But what if bond buyers are actually very smart and rational? What if they actually believe that the economy will slow, unemployment will remain high and inflation will not be a problem for a long time? What is they also believe that this does will not result in a slow down bad enough to cause bond defaults, maybe just earnings disappointments? Then bonds rallying across the risk spectrum would make sense. Interestingly, I believe that the recent action in gold prices is expressing belief in the same theory.
Gold has been a one way bet for the last couple of years. It has seemed to be "insurance" against two tail risks (unlikely but highly damaging occurances). In the first case, the market imagines that the economy stabilizes and begins to turn around and all of the bank reserves that have been stashed away and creating no economic growth because they are not being lent out, come rushing back into the market too rapidly for the Fed to mop them up, creating an economic overheating and inflation. In this case gold would participate in the inflation trend. On the other side of the coin, what if the economy went into a deflationary tailspin and the only way for the U.S. to pay of it's debts was to allow the dollar to crash, print money and devalue our way out from under our debt. In this case our cheapened dollars would barely buy anything, causing the hyper-inflation seen in undisciplined emerging economies in the past (think Argentina a few years ago). Gold would certainly retain its value and explode to the upside in a relative sense, under such a scenario. Recently, however, gold has tended to be more and more correlated to a rising stock market, and has felt more like a momentum driven risk play. As such, it has grown "tired" as the stock market has rounded over and churned. Click (View image) to see a gold chart which appears to be potentially topping out (note that during gold's multi-year run, it has had corrections of this duration and magnitude before and later moved on to new highs, although these seemed to follow more parabolic rises than the recent run.)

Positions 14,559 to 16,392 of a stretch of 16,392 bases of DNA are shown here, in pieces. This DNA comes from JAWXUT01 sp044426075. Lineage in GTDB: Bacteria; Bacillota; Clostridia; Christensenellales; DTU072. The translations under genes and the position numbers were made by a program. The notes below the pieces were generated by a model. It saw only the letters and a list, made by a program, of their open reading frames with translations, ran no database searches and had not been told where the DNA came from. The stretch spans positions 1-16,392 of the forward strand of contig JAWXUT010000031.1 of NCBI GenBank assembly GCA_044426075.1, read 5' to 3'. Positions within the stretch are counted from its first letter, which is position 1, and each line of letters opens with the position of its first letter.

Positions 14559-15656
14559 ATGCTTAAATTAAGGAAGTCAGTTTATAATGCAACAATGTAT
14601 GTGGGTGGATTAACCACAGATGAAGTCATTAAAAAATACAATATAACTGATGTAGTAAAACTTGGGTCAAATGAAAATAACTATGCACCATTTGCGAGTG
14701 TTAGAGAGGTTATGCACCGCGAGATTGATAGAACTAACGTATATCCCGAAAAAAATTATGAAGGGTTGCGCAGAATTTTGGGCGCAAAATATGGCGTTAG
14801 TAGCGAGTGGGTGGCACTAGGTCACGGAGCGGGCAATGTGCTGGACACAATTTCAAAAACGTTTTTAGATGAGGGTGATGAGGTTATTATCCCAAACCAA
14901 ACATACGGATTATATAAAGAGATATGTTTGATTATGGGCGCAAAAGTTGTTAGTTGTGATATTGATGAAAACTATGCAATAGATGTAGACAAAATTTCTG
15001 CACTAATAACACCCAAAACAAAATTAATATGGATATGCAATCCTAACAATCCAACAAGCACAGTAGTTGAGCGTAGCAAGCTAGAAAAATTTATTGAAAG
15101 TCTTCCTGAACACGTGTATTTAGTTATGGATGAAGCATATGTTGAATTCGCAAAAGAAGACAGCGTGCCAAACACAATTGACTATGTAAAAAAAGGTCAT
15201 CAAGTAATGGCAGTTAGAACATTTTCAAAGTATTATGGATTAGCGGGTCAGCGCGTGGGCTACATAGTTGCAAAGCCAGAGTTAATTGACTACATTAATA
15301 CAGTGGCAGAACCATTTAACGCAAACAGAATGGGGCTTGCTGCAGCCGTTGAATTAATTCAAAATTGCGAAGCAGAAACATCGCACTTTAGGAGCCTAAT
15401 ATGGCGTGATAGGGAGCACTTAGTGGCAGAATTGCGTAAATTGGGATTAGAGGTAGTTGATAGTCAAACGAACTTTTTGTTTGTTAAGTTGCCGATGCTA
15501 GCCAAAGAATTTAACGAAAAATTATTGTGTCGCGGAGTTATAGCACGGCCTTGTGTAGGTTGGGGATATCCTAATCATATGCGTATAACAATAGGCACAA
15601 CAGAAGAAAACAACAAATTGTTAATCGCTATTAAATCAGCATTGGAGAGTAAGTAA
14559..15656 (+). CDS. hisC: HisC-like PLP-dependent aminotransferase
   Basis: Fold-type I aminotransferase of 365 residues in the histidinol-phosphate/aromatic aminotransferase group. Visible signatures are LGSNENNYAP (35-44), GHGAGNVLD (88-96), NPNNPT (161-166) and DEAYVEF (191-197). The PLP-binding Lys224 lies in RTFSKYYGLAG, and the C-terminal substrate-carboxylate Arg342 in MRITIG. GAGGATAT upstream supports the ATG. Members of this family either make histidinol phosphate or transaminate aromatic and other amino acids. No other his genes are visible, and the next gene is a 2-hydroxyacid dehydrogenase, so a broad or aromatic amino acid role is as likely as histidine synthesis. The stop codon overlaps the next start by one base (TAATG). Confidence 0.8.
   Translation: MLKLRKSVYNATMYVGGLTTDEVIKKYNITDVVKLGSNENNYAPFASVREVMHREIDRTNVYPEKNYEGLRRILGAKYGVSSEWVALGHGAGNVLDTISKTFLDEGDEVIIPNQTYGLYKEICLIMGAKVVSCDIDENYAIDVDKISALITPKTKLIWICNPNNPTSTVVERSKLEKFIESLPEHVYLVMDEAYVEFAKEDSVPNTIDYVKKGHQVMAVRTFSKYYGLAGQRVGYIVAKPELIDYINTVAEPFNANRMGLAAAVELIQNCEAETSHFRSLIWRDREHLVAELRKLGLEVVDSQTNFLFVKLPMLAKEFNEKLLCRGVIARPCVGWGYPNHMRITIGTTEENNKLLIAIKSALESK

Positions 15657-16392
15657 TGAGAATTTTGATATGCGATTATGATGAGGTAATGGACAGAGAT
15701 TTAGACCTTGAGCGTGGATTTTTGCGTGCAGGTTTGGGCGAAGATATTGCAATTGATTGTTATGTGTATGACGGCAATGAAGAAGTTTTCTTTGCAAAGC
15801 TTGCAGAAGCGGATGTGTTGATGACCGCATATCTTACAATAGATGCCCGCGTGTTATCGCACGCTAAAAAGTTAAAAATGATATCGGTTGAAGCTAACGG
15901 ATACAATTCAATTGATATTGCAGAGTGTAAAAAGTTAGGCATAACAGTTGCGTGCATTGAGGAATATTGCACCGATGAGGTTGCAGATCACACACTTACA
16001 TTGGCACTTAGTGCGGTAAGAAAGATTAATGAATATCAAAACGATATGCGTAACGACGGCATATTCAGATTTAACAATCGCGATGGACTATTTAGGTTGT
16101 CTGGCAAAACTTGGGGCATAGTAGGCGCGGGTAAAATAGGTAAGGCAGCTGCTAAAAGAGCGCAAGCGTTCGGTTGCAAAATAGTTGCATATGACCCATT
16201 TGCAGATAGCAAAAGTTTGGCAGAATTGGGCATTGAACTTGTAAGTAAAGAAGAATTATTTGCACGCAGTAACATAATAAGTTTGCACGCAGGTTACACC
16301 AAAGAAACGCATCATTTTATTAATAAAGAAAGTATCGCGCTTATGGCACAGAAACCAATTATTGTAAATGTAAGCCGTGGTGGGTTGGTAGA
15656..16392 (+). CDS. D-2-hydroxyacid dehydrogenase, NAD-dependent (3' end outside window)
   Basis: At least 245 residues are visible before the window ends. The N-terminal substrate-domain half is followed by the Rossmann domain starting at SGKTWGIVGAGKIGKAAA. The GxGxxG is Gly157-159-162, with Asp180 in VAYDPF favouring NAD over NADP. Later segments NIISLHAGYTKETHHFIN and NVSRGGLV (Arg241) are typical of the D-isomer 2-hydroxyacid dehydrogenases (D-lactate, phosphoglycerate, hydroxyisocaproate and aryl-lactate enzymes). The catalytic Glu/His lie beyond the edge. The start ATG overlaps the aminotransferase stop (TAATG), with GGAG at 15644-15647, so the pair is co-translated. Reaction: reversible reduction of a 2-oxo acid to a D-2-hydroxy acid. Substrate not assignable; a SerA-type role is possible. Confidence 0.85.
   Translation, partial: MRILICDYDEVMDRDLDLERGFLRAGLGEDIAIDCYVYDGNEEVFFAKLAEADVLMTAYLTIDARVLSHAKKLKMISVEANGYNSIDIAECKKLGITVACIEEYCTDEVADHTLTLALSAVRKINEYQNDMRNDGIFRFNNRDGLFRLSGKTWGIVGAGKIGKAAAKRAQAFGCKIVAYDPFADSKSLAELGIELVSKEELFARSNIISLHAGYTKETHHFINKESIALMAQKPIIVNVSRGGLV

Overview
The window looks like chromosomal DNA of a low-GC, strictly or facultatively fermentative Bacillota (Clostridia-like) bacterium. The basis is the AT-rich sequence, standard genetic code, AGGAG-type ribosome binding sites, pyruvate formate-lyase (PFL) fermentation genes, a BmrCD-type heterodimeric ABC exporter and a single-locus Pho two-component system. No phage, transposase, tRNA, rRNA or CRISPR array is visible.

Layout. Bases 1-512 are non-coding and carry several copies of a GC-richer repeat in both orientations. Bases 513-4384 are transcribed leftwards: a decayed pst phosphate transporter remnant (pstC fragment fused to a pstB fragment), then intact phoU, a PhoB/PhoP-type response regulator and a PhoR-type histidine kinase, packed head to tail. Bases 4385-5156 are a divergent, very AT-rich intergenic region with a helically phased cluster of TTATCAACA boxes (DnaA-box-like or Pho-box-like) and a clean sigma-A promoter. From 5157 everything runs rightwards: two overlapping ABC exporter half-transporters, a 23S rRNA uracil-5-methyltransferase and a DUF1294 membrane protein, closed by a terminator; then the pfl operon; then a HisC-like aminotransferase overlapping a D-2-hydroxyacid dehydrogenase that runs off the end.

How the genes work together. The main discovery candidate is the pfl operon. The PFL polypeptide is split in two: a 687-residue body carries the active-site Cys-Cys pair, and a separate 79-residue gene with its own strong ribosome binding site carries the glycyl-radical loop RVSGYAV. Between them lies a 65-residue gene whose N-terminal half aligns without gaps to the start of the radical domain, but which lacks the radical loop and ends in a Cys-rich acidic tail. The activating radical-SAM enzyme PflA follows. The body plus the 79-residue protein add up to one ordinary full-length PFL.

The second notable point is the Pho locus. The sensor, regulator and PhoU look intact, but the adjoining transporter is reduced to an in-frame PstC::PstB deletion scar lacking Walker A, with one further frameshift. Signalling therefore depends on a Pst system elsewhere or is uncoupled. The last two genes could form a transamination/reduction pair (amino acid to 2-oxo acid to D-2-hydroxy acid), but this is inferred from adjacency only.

I like the self consistent picture that seems to be being painted by stocks, bonds and gold right now. In short, the action of all three assets suggests that the economy is slowing....enough to dent corprate earnings and stocks (though downside from here should be limited - stocks always go to extremes so maybe 10 - 15%), while tail risks (deflationary spiral/hyper-inflation or overheated recovery) are off the table, implying riskier credits will be okay and treasury bonds are not set to tank anytime soon due to the lack of economic traction. Oil, which is stuck in a trading range, also seems to concur. If economic growth were really about to plummet oil would be acting a lot worse. We will see if this explanantion plays out, for now it seems to best explain the interesting trends I see in the markets. Technical action in the stock market still leaves me cautious on equities, but I'm not in the deflationary spiral camp and I don't think Mr. Market is either.